Move at your own pace.

As we get deeper into summer, I always find my desire to read increases, but in the heat of the day, my stamina for more sustained reading often decreases. During these lazy summer days, I turn to short stories. A well-crafted short story can pack the emotional heft of a thousand-page novel, but with the satisfying ability to be consumed before the ice fully melts in my lemonade.

Here are a few standout stories you’re sure to enjoy, along with the classic collections they can be found in. When you’re done with one story, you can move to another at your own pace.

“The Daemon Lover”

Found in The Lottery and Other Stories by Shirley Jackson

Most people know Shirley Jackson’s most famous story, “The Lottery,” from a high school literature class, but Jackson’s knack for unsettling readers with a world that feels familiar but just different enough to be frightening continues into her other short stories and her novels. In “The Daemon Lover,” a young woman is waiting for her fiancé to meet her on their wedding morning to go and be wed. When he’s late to meet them, she goes off to find him herself but soon encounters obstacles that force her to question whether he is who he seems.

“Everything That Rises Must Converge”

Found in The Complete Stories by Flannery O’Connor

“Everything That Rises Must Converge” is the title story of one of Flannery O’Connor’s collections, so it’s not an overlooked favorite at all. But this classic continues to be striking and relevant, for better or worse. A young man has returned to his Southern hometown after graduating from university to live with his mother. The two come into conflict over their differing beliefs about the world, including the son’s self-important intellectualism and his mother’s racism toward African Americans in their town. The conflict comes to a head as mother and son venture on a bus ride across town together.

“Reeling for the Empire”

Found in Vampires In The Lemon Grove by Karen Russell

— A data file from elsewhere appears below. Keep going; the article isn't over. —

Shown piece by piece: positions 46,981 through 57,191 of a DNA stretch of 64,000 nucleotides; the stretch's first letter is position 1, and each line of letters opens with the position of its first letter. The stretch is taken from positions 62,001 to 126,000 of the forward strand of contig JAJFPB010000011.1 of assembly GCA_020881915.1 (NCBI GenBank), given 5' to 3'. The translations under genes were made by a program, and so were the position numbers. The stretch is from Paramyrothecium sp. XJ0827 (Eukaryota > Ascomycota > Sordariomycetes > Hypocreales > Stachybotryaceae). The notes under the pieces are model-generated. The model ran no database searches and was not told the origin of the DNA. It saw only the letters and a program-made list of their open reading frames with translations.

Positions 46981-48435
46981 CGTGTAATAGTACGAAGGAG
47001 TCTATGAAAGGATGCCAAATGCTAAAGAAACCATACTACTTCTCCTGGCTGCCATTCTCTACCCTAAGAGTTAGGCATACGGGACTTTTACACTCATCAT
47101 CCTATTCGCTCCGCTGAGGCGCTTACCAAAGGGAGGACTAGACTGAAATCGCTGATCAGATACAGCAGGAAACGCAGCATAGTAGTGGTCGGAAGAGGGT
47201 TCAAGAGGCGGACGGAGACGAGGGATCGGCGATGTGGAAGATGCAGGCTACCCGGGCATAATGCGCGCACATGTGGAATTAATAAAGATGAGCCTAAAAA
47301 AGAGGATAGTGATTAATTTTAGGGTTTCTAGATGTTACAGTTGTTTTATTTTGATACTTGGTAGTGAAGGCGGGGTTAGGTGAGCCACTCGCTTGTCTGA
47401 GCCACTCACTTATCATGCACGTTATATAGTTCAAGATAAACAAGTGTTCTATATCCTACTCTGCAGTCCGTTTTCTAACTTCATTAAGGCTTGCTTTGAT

This collection is classified in the horror genre, but think less Stephen King and more gothic with a touch of magical realism. The standout story, in my opinion, is “Reeling for the Empire,” which is set in a small silk factory in Meiji-era Japan (during the late nineteenth and early twentieth centuries). Young women have been sold into labor in the quickly industrializing nation, but their own bodies are put to work in a new and surprising way for the production of the much-demanded fabric. Though set two-hundred years ago and in a slightly tilted world, the story asks relevant questions about work, dignity, and agency.

“A Temporary Matter”

From Interpreter of Maladies by Jhumpa Lahiri

Jhumpa Lahiri’s award-winning collection opens with a heartbreaking story. A young married couple has been drifting apart following a personal tragedy, but a four-night blackout sets the stage for the hope that they may be able to rekindle what they have lost in their relationship. The story unfolds tenderly, and Lahiri’s writing treats the characters with the love and care that they struggle to show each other.

100 Years of the Best American Short Stories

Edited by Lorrie Moore

If you’re not sure you’re ready to commit to one author or genre or publishing year, try a collection of the best. In this edition, many of the stories selected by Lorrie Moore, herself a talented writer of short stories, are wonderful introductions to authors worth reading more of, such as James Baldwin, Mary Gaitskill, William Faulkner, Lauren Groff, Jamaica Kincaid, and Alice Munro.

Whatever you choose to start with, you can be sure these short stories will be a digestible yet filling summer bite for your literary appetite.

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